How long can this string of incredible fall weather last in New England? Several more days appears to be the answer – our weekend is looking incredible and our exclusive First Alert 10-day forecast has been advertising a pattern change by the end of next week to much cooler air: that change is still predicted. Until then, however, we enjoy a sunny weekend ahead punctuated only by a passing cold front late Saturday and Saturday night. Sunshine and a light wind for our Friday means a quiet and pleasant weather day with sea breezes kicking up for our coastal communities during the afternoon and highs comfortably 70 to 75 degrees, regionwide. A storm system cutting from the Great Lakes to Southern Canada on Saturday will prompt an increase in wind from the south and southwest, meaning warm air will be moving in with only some wispy, high-altitude clouds mixing in with our sunshine, allowing temperatures to reach 80 degrees in Southern New England Saturday afternoon, and well into the 70s even in the North Country where foliage now has reached moderate color, approaching a likely peak in the next two weeks, while areas farther south are just starting to see color showing up. The passage of a cold front Saturday will spark a few late day showers in the North Country, then some scattered showers in Central and Southern New England Saturday evening and night, respectively, leaving cooler air but continued sunshine for Sunday with highs near 70 and 60s north. Next week starts cool – 60s on Monday – but features one more big warmup before the weather pattern change to cooler times…and that one more warmup should see us in the 80s by next Wednesday, ahead of a cold front that marks the start of high temperatures closer to 60 degrees for next weekend.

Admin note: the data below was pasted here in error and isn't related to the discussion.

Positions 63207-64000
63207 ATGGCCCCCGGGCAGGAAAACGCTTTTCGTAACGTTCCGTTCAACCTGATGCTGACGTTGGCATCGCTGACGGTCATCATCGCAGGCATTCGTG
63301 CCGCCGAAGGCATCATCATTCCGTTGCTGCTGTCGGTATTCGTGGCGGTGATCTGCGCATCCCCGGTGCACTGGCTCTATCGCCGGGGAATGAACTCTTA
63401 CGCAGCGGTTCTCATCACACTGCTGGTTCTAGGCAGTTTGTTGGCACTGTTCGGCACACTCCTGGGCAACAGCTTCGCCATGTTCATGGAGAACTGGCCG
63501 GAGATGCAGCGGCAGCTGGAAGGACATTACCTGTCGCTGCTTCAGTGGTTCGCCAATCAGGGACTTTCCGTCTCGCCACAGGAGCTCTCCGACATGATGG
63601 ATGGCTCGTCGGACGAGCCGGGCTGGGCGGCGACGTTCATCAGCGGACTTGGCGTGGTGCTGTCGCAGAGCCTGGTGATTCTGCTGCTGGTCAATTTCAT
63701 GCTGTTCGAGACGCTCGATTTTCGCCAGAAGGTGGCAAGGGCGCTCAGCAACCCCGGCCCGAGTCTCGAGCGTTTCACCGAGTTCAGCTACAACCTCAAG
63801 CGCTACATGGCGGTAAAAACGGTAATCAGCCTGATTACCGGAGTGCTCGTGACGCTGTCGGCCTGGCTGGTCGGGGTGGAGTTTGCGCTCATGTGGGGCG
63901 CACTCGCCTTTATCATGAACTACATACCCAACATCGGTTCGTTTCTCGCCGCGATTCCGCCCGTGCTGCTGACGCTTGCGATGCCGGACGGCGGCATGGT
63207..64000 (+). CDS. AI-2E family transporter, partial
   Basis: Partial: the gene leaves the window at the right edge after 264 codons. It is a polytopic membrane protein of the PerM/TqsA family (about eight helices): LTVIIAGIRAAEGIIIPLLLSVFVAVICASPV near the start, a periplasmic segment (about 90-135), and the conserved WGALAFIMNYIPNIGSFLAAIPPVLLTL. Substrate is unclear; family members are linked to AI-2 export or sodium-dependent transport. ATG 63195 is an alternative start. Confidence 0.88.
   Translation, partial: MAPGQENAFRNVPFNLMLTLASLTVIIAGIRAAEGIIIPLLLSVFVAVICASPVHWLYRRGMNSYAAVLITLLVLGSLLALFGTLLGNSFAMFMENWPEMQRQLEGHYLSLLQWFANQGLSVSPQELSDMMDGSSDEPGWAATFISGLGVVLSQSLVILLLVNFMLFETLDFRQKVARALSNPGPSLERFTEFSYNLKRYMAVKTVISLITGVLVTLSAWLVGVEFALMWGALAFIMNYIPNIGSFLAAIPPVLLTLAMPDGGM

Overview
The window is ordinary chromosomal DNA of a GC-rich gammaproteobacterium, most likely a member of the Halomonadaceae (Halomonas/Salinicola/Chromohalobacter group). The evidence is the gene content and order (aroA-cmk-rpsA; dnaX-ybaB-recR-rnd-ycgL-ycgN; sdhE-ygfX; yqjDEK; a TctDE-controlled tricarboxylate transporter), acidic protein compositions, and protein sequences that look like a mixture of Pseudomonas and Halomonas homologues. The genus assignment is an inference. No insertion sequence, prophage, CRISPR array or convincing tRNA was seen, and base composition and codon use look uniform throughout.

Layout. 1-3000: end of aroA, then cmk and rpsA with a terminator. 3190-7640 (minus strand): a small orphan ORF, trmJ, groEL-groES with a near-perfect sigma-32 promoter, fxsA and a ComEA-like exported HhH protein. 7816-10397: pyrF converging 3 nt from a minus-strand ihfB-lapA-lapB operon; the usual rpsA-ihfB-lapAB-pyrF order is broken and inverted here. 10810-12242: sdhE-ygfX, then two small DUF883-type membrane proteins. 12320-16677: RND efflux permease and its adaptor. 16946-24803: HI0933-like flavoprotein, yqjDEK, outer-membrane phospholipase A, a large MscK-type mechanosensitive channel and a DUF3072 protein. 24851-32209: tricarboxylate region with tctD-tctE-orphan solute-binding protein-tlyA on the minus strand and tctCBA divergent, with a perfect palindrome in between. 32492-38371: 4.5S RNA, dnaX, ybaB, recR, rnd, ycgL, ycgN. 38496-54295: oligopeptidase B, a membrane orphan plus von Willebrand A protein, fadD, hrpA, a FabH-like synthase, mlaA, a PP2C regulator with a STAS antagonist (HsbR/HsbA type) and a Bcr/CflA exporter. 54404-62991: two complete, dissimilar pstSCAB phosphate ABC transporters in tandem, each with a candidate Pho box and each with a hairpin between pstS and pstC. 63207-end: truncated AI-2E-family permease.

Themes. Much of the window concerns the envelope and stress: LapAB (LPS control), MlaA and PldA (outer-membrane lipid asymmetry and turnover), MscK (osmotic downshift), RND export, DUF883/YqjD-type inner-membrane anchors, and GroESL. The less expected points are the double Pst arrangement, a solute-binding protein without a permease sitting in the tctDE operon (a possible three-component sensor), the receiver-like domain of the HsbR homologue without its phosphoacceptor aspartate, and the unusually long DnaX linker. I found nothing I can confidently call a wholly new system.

Although temperatures have been swinging from day-to-day here in New England, normal highs for the date are around 70 degrees – so even our cooler days are near or slightly milder than we normally should be! Our exclusive, First Alert 10-day forecast shows this pattern continuing…at least for the next 9 of 10 days, with more substantial cooling possible by the end of next week. For now, ample sunshine and a light wind is making for a delightful fall day regionwide with light sea breezes along our beaches and widespread highs of 70 to 75. The next weather system capable of producing showers is a cold front, still well off to our west in the Central Great Lakes and unlikely to arrive until Thursday afternoon and evening, from northwest to southeast across New England, meaning a southwest wind will have the opportunity to carry in just a bit more warmth to New England on Thursday, bumping temperatures to around 80 degrees. The oscillating temperature pattern of warm to not-quite-as-warm continues for several days, as the passing cold front Thursday evening drags scattered showers across New England and opens the door to Friday air that will be very similar to our Wednesday: sunny and highs 70 to 75 with a light wind. Yet again, warmth will build Saturday with highs in the 80s ahead of another cold front with scattered showers Saturday late day and night, then yet another shot of pleasant, dry fall air for Sunday. The cycle repeats again early next week, with building warmth by midweek before a more significant change shows up at the end of the 10-day forecast: a more powerful cold front at the end of next week may leave high temperatures next Friday struggling to get out of the lower to middle 60s.